“EVERY systematic science, the humblest and the noblest alike, seems to admit of two kinds of proficiency; one of which may be properly called scientific knowledge of the subject, while the other is a kind of educational acquaintance with it. For an educated man should be able to form a fair off-hand judgement as to the goodness or badness of the method used by a professor in his exposition. To be educated is in fact to be able to do this; and even the man of universal education we deem to be such in virtue of his having this ability. It will, however, of course, be understood that we only ascribe universal education to one who in his own individual person is thus critical in all or nearly all branches of knowledge, and not to one who has a like ability merely in some special subject. For it is possible for a man to have this competence in some one branch of knowledge without having it in all.” ~Aristotle: On the Parts of Animals, Book I. (639a)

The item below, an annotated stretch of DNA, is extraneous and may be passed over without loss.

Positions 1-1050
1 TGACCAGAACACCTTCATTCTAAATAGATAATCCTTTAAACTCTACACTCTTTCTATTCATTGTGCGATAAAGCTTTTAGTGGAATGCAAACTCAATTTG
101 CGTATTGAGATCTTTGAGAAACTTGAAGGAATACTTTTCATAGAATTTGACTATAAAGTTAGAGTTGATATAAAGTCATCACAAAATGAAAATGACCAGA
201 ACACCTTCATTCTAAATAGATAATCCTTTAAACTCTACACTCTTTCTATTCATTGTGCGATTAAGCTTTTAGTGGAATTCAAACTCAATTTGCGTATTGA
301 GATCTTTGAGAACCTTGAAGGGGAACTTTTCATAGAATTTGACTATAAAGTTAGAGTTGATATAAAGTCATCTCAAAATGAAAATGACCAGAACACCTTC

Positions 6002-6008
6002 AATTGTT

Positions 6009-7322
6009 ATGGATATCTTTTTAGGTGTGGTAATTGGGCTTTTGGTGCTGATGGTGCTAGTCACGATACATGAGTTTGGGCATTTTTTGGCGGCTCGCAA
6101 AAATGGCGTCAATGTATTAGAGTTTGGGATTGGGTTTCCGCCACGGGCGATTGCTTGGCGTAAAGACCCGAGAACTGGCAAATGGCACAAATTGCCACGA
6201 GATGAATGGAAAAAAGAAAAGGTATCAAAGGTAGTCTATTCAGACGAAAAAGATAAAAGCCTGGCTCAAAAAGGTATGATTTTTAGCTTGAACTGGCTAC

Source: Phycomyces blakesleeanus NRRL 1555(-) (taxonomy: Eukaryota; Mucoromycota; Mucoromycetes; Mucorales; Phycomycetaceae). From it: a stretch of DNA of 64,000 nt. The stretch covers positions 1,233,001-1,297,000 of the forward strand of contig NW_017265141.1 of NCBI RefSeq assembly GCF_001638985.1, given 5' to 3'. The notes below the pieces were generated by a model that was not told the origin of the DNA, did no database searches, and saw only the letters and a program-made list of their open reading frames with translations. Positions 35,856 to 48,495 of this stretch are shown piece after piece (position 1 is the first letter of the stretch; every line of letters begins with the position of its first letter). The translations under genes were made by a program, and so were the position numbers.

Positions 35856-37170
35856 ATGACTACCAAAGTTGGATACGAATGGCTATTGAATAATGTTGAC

Aristotle, by Enea Vico. Engraving, 1546; British Museum, London.
“NO EVIL as such can be desirable, either by natural appetite or by conscious will. It is sought indirectly, namely because it is a consequence of some good. This is the rule for every type of appetite. A natural force works for a form, not the absence of form. Yet one form may extrude another. A lion kills for food, that means the death of the deer; a fornicator wants pleasure, and incurs the deformity of sin.” ~St. Thomas Aquinas: Summa Theologica, I, q. 19, a. 9. (Thomas Gilby's translation)
“NOT every love has the quality of friendship. In the first place it is reserved to that love for another which wills his well-being. When what we will is not the other’s good for his sake, but the desire of it as it affects us, that is not friendship, but self-regarding love and some sort of concupiscence. Neither does benevolence suffice for friendship; in addition a mutual loving is required, for a friend is friend to friend. This interplay of well-wishing is founded on companionship.” ~St. Thomas Aquinas: Summa Theologica, II-II, q. 23, a. 4. (Thomas Gilby's translation)